Mexico boasts over 6,000 miles of coastline, and some of the country’s most sought-after shores are in the Mexican Caribbean.
From the wide swaths of powder-white sand in Cancun to Tulum’s turquoise water framed by Mayan architecture and the islands dotting the coast—there’s a reason why travelers return year after year for a beach vacation in the Mexican Caribbean.
Take in the Views
In Cancun’s Hotel Zone, resorts line the 15-mile-long sandbar, meaning you can admire the water from the comfort of your balcony or on a lounge chair along the beach. Many of the hotels offer beachside services that include hand-delivered cocktails, seaside dining, and watersports rentals.
For those looking for something on the quieter side, the tiny town of Puerto Morelos, just a 35-minute drive south, is the perfect option for more of a village vibe. Here, you can enjoy the sound of the ocean waves as you relax. In Playa del Carmen, along the Riviera Maya, many of the hotels sit parallel to the shore on the main strip, La Quinta Avenida, or “Fifth Avenue.” Lounge under palapas in between dips in the calm water, or take a seat at one of the many beachfront restaurants and bars, which buzz from morning until late in the evening, making Playa del Carmen a popular nightlife spot.
Quintana Roo also boasts part of the Mesoamerican Barrier Reef. Stretching nearly 1,000 kilometers along the Caribbean coasts of Mexico, Belize, Guatemala and Honduras, it is the largest reef system in the Americas, second only to the Great Barrier Reef.
This reef habitat is home to an abundance of marine life. In fact, various protected areas and parks are located within this reef system, including the National Reef Park of Puerto Morelos, the Cozumel National Reef Park, Sian Ka'an Biosphere Reserve, and the Arrecifes de Xcalak National Park. Just off the coast from Cancun, the Riviera Maya, and the Grand Costa Maya, the reef and the surrounding beaches makes it perfect for those interested in scuba diving and snorkeling.
Make A Splash
South of Playa del Carmen, in Akumal (which means “place of turtles” in Mayan), visitors can snorkel with the destination’s namesake marine life. The turtles migrate here in summer during nesting season.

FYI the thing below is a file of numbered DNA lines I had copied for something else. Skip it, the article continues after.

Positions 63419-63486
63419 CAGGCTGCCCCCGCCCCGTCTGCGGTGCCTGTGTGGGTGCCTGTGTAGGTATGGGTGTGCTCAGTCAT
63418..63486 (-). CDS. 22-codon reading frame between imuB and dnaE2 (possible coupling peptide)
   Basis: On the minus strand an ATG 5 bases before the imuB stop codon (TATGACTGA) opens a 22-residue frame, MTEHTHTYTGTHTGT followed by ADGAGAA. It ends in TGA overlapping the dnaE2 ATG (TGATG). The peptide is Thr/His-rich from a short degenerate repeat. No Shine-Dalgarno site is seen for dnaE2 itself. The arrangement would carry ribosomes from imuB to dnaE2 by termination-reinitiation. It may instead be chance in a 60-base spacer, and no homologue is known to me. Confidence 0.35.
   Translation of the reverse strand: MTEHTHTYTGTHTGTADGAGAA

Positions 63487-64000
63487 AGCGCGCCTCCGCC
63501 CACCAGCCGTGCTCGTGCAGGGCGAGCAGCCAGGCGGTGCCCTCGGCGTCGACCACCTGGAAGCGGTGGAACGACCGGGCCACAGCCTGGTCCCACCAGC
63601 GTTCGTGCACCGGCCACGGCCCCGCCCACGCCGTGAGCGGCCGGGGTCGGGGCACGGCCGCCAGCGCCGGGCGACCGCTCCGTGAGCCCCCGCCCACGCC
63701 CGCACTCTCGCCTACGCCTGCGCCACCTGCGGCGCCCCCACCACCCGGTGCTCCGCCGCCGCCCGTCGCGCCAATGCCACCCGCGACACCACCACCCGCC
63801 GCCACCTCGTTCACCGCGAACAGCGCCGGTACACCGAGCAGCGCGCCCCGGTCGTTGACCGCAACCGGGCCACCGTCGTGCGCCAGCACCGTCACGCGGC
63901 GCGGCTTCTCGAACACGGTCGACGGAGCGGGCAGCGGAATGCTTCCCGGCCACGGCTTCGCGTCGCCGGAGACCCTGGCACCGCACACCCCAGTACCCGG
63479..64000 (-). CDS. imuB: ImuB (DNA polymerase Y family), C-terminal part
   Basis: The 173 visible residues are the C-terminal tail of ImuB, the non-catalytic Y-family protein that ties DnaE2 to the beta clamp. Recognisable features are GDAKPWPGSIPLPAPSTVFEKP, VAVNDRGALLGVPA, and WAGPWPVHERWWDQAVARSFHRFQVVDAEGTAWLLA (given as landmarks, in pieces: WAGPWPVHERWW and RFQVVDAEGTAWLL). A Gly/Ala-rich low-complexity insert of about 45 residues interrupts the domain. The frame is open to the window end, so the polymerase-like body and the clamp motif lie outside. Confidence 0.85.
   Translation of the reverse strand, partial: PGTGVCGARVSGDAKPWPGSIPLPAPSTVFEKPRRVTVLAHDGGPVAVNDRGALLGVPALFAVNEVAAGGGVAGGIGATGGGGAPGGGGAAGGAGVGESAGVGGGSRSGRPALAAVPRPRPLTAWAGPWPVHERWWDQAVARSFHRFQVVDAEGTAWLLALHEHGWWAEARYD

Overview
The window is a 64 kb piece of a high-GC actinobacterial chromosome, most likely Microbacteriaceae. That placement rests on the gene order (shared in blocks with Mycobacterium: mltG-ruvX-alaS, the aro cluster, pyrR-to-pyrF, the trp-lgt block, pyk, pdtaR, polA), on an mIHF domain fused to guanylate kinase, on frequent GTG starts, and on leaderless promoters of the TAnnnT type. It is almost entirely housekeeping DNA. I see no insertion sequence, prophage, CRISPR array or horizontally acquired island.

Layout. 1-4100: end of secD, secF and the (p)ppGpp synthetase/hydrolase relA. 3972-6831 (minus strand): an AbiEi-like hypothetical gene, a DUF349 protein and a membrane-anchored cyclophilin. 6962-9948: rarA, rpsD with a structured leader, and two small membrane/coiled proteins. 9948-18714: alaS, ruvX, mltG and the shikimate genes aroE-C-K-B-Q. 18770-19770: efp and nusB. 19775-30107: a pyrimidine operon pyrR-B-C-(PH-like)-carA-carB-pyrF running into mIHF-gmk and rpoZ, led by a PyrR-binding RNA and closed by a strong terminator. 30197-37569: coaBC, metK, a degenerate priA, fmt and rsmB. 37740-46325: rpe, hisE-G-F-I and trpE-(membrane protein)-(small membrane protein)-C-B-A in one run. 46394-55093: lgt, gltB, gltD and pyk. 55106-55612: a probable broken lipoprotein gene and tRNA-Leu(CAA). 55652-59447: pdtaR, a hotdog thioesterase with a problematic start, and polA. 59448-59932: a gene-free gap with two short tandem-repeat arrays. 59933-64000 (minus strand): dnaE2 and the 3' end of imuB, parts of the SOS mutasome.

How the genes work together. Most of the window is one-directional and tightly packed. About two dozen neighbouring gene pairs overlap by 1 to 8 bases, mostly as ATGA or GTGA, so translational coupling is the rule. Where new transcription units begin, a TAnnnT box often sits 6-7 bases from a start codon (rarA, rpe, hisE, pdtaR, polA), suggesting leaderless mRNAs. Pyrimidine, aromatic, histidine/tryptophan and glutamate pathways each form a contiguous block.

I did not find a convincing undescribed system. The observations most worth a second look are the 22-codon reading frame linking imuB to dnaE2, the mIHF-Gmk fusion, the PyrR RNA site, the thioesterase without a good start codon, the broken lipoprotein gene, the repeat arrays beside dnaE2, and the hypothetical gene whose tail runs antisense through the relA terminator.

You can also find diving opportunities across most of the region, but one spot in particular that stands out is Isla Mujeres. In addition to sunken ships, divers can also explore Manchones Reef, home to the submerged bronze Cross of the Bay—a photographer's favorite and must-visit for divers. You can also catch a glimpse of whale sharks as they migrate annually each summer. Back on land, the main beach of Playa Norte, on the north shore, is ranked one of the 10 Best Beaches in the World and features calm, shallow water perfect for swimming or simply floating and soaking in the sun.
Over in Grand Costa Maya, Mahahual’s beaches stretch north to the Sian Ka’an Biosphere Reserve and south to Xcalak, which is a favorite for fishing. The water is shallow enough to allow snorkelers to see the colorful coral reefs and its abundant marine life.
Near Playa del Carmen, the Mexican Caribbean’s largest island, Cozumel, is not only a popular port for cruise ships, but it’s also a paradise for divers. Reef walls plunge to impressive depths ranging to 30 meters, or 100 feet, with limestone tunnels and caves whose inhabitants include turtles, sharks, and parrot fish. While the eastern side of the island is better suited for surfing, the western side—where the main town of San Miguel is located—features snorkeling right off the coast, as well as picture-perfect sunset shots from the boardwalk.